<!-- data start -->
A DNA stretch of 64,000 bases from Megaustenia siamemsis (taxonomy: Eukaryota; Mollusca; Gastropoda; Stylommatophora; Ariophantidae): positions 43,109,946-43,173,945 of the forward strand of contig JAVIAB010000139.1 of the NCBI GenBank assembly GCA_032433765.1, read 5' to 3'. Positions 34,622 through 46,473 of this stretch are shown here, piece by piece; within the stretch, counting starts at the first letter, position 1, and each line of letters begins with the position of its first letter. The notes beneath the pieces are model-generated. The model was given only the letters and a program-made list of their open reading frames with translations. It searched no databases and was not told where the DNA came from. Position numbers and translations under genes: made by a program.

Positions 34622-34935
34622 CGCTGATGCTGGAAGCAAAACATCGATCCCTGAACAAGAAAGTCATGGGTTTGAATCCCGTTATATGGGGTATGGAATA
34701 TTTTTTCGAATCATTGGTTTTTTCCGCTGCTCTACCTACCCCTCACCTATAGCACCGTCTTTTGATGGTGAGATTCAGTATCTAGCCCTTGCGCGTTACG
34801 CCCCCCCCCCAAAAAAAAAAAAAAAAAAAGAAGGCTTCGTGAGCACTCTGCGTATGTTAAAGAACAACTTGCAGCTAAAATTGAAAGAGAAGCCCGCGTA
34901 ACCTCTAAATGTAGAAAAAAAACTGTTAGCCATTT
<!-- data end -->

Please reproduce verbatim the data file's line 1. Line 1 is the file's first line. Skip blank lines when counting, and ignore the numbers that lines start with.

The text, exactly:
A DNA stretch of 64,000 bases from Megaustenia siamemsis (taxonomy: Eukaryota; Mollusca; Gastropoda; Stylommatophora; Ariophantidae): positions 43,109,946-43,173,945 of the forward strand of contig JAVIAB010000139.1 of the NCBI GenBank assembly GCA_032433765.1, read 5' to 3'. Positions 34,622 through 46,473 of this stretch are shown here, piece by piece; within the stretch, counting starts at the first letter, position 1, and each line of letters begins with the position of its first letter. The notes beneath the pieces are model-generated. The model was given only the letters and a program-made list of their open reading frames with translations. It searched no databases and was not told where the DNA came from. Position numbers and translations under genes: made by a program.